Saturday, March 23, 2013

Pushing social conservatives out the GOP door

The root of the GOP’s problem now is the same as that of the Democrats in 1969: the party’s reputation has been ruined by a botched, unnecessary war — Vietnam in the case of the Democrats, Iraq for the GOP. This may sound implausible: every political scientist knows that Americans don’t care about foreign policy; certainly they don’t vote based on it. But foreign policy is not just about foreign policy: it’s also about culture.

This is the theme that Daniel McCarthy convincingly fleshes out in “The GOP’s Vietnam”. Basically, the Vietnam era created the templates we still use for defining political left and right; however, those templates no longer fit an electorate where “an 18-year-old first-time voter in 1992 was born the year after [Pres. Richard] Nixon withdrew most U.S. forces from Indochina” (1973). The cultural values which created neo-conservatives out of baby boomers disaffected and disenchanted with the New Left no longer obtain for the millennials, for whom “[the] sexual revolution [has] been background noise … since the day they were born.”

The GOP never learned to talk to the post-Vietnam generation in the first place; over the last decade, it compounded the problem by launching wars that, far from resolving the unfinished business of the Vietnam era, only made clear that those who are refighting the conflicts of that time are oblivious to today’s realities.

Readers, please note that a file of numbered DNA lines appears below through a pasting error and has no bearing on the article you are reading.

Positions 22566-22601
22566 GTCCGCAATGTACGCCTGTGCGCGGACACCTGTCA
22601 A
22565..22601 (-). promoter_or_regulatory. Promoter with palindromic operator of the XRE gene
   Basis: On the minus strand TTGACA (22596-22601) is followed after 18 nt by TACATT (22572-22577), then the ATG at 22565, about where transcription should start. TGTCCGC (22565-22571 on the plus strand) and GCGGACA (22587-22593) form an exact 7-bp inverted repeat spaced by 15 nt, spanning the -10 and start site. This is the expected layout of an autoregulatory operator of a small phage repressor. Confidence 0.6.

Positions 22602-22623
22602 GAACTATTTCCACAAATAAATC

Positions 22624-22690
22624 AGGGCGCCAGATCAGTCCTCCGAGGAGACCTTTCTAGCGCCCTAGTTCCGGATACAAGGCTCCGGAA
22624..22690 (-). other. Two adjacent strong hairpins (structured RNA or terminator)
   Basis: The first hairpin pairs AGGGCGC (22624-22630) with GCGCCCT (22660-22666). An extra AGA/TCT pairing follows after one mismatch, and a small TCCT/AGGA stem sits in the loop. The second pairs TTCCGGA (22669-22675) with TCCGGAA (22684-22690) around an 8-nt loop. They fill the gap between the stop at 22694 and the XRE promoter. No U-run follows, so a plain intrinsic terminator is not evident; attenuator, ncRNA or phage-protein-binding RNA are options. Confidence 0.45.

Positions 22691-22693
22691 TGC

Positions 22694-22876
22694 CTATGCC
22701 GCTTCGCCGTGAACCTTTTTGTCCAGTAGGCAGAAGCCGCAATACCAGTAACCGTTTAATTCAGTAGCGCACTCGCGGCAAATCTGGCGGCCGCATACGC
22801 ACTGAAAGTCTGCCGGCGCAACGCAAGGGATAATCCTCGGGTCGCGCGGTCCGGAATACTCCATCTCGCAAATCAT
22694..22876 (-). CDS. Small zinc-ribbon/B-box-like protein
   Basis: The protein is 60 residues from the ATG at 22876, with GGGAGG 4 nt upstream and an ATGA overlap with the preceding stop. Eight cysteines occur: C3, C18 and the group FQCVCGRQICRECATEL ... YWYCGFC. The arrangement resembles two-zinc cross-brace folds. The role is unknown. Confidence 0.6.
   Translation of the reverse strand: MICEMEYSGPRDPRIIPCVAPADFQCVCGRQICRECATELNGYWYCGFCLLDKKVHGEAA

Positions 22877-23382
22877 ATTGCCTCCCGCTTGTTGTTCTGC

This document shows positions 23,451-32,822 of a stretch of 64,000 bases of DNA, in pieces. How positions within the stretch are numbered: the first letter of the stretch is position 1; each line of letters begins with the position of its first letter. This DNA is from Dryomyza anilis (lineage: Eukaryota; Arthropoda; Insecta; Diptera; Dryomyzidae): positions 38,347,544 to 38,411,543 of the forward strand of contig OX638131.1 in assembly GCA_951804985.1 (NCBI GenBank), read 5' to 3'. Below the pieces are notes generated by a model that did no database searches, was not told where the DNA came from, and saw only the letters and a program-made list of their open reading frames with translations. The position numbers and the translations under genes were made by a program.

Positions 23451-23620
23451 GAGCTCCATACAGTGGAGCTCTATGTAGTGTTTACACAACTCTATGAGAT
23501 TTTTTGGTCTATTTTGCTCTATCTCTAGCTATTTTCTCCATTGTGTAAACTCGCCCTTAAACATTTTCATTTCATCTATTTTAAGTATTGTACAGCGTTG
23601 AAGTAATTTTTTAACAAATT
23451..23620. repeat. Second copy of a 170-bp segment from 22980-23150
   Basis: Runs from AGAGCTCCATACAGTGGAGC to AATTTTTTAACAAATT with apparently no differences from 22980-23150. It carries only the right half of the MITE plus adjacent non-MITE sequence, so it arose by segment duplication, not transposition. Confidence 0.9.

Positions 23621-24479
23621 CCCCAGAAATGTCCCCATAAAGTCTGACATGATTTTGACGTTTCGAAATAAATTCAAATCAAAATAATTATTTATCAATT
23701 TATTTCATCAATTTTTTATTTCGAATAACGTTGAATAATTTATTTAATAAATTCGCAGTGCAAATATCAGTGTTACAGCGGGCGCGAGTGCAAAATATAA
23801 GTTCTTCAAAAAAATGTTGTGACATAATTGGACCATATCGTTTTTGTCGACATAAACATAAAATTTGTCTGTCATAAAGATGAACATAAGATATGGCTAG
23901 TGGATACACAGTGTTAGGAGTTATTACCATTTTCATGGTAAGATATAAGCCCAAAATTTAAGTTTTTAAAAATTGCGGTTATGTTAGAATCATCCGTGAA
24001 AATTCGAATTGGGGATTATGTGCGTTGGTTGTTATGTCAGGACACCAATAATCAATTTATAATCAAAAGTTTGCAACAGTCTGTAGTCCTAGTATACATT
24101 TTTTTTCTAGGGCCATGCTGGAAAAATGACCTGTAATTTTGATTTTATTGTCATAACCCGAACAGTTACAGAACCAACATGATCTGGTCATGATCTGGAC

This generational disconnect showed up at the recent CPAC conference. Brad Todd of FOXNews reports, “For three decades, the locus of the Republican Party family debate has been over social issues. Today, there is no such fight — and that’s the bad news for all of us social and foreign policy conservatives. … The activists who power the elevation of Sen. [Rand] Paul and his ilk are corporately much less interested in the pro-life, pro-family agenda that drove the conservative movement for years, and openly hostile to the muscular foreign policy that has differentiated Republicans from Democrats since the Age of Aquarius.”

The disconnect didn’t just show up out of the blue; the GOP is finally coming out of a state of denial after badly losing what should have been a slam-dunk election. George Neumayr charges, “At the political level, the culture war has been hopelessly one-sided, with Republicans secretly and now not-so-secretly fighting alongside the Democrats on many critical fronts.” Todd concurs: “Libertarian-leaning bloggers routinely lambast full-spectrum conservatives as ‘pro-life statists’ — with one term a slur and the other merely a condescending shrug. They’re not motivated by two-thirds of the cause that animated the Reagan coalition.”